3.  “Make new friends, but keep the old. One is silver and the other’s gold…” Need we say more?
2.  Volunteering with girls is like discovering the FOUNTAIN OF YOUTH! Girl giggles, silly stories, new experiences, and breaking out of your comfort zone keep you forever young! 
1.   Before you came along, your girls were waiting for someone to be their role model. There are girls still waiting for that role model to come along. Invite a friend to make a difference in these girls’ lives today!
Once you’ve invited a friend to start a new troop, let us know RIGHT HERE!
Have a question? Contact Pauline Russell  at PRussell@girlscoutsfl.org or  (305) 253-4841 ext. 238.


Happy Thanksgiving,  

Friday, November 7, 2014

Saving Endangered Species Youth Art Contest Announced -Entries Due March 1, 2015-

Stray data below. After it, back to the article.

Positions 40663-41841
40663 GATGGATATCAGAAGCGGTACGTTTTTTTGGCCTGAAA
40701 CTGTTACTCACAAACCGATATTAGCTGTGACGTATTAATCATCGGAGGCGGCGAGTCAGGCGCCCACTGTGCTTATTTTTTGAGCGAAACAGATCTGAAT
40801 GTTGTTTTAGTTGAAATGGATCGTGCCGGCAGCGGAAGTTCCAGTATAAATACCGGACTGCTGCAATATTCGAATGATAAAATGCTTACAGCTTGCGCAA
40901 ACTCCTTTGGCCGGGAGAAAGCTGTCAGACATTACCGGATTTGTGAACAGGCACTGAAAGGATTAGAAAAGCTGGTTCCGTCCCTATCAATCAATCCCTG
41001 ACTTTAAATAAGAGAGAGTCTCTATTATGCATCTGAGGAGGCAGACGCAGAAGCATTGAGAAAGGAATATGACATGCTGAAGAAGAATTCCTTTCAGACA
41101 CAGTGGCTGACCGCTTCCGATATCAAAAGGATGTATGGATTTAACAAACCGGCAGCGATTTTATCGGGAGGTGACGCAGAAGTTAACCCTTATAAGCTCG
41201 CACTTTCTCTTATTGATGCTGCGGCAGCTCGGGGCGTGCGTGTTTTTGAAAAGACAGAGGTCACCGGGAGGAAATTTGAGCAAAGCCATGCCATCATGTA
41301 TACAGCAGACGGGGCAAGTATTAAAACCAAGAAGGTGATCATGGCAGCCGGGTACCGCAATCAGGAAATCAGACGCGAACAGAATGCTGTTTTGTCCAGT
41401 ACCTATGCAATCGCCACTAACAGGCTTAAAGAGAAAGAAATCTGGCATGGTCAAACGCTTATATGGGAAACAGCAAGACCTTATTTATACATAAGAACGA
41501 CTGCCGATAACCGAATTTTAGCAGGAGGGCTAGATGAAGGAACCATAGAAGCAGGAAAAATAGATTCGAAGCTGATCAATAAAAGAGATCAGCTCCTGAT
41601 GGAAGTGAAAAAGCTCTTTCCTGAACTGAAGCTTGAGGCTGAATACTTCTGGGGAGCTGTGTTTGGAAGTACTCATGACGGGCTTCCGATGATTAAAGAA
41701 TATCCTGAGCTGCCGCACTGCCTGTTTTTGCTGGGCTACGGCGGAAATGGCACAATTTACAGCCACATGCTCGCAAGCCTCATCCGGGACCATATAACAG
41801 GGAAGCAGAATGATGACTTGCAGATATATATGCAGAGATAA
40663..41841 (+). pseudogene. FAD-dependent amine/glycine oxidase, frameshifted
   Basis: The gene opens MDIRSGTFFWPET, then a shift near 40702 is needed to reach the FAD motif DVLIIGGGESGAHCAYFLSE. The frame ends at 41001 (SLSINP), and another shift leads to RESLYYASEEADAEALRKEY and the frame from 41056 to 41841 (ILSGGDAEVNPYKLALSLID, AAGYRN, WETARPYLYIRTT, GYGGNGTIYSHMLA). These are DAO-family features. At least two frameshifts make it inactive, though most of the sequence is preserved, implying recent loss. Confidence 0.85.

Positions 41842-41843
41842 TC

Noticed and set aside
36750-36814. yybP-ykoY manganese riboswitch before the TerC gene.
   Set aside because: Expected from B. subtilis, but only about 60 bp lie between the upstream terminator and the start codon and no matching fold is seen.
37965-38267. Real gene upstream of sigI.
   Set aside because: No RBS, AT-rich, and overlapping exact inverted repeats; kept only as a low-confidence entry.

Celebrate the 10th annual national Endangered Species Day on May 15, 2015.
   
Saving Endangered Species Youth Art Contest Announced  -Entries Due March 1, 2015-

        WASH., D.C.—November 5, 2014—Elementary, middle and high school teachers and their students are encouraged to  participate in the annual Saving Endangered Species Youth Art Contest, an integral part of the 10th annual national Endangered Species Day, celebrated on and around May 15, 2015. 
    Started in 2006 by the United States Congress, Endangered Species Day is a celebration of the nation’s wildlife and wild places.  The Youth Art Contest provides K-12 students residing in the United States with an opportunity to learn about endangered species and express their knowledge and support through artwork. Young artists who are home schooled and  those who participate in youth groups are also eligible to submit their art. More than 2,000 young artists from throughout the country entered this year’s contest. (See the 2014 semifinalists’ artwork here.)